Ender’s Game This work has been published in the Teen Ink monthly print magazine.

By
     I passed over this book for a long time and then my English teacher assigned it for a book report. Now I regret ever ignoring Ender’s Game.

Andrew “Ender” Wiggin is an average six-year-old super-genius living in a not-too-distant future in which the world has been united by the threat of alien invasion. His daily routine includes being beaten up by his brother and picked on at school. Other than that, life is pretty good, until he is whisked away to Battle School to train as an officer in the Intergalactic Fleet.

If Ender’s Game has a flaw, it is that the story is too relevant. I continuously forgot the setting was the future. It is one of the greatest stories I’ve ever read. It has a plot that twists at every point to keep the reader as off balance as Ender. It has great character development; Ender changes so much that he is barely recognizable by the end.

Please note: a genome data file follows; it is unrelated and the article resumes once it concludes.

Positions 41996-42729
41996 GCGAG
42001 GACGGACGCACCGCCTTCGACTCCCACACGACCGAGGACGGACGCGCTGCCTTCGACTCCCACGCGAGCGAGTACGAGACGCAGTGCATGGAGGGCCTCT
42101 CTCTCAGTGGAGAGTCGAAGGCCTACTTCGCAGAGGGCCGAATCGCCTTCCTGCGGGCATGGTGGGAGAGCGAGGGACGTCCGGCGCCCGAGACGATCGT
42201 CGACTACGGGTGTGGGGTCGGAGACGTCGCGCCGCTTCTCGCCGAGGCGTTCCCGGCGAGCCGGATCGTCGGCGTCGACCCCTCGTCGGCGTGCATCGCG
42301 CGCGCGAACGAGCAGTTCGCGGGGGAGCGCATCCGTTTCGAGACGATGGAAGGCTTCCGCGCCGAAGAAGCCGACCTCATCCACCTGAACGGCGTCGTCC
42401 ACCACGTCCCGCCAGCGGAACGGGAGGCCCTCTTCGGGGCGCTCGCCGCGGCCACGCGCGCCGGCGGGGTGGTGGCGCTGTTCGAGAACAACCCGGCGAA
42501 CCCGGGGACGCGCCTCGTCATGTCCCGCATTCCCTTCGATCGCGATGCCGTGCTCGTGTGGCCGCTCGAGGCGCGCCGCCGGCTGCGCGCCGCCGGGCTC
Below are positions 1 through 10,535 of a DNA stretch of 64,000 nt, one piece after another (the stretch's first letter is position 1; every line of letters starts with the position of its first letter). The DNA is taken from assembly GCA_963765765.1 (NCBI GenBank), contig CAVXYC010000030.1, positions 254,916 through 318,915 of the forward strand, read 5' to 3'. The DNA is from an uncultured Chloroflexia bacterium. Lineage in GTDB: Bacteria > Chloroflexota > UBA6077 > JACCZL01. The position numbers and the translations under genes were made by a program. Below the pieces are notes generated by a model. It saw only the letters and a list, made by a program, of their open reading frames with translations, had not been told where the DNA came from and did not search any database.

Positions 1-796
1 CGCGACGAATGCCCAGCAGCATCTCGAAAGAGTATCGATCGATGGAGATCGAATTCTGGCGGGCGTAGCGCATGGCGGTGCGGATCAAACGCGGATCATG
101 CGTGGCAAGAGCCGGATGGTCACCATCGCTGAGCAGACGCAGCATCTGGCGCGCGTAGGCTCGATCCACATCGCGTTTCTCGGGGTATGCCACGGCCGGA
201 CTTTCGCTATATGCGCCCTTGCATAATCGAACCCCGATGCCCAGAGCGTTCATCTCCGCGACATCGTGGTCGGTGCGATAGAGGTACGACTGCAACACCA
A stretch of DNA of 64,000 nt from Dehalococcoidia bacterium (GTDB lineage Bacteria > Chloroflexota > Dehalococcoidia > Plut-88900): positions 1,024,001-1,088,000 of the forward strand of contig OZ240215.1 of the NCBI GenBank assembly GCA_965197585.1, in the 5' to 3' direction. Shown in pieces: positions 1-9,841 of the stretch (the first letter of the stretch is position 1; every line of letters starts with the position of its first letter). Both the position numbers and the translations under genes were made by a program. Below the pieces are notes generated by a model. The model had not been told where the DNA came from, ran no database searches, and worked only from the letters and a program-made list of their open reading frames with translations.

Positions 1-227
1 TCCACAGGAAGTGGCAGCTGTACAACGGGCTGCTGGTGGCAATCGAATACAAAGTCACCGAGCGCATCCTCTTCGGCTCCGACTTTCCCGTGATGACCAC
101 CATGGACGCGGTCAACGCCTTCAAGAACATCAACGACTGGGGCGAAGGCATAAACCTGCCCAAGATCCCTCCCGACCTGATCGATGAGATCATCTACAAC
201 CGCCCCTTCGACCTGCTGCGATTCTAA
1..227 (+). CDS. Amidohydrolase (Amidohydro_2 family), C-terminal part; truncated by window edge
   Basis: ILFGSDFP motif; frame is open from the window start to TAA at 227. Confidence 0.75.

This is a well-written story that leaves the reader breathless. Between vivid descriptions and a galactic setting, this book conjures up some of the most beautiful and horrific images I’ve read. Whether you are a science-fiction fan or new to the genre, this book is for you.

This work has been published in the Teen Ink monthly print magazine. This piece has been published in Teen Ink’s monthly print magazine.






Join the Discussion

This article has 1 comment. Post your own now!

IMSteel said...
Feb. 10, 2015 at 4:08 pm
This is as one of my favorite books! Great review! Have you read the second book in the Ender Series, Speaker for the Dead?
 
bRealTime banner ad on the left side
Site Feedback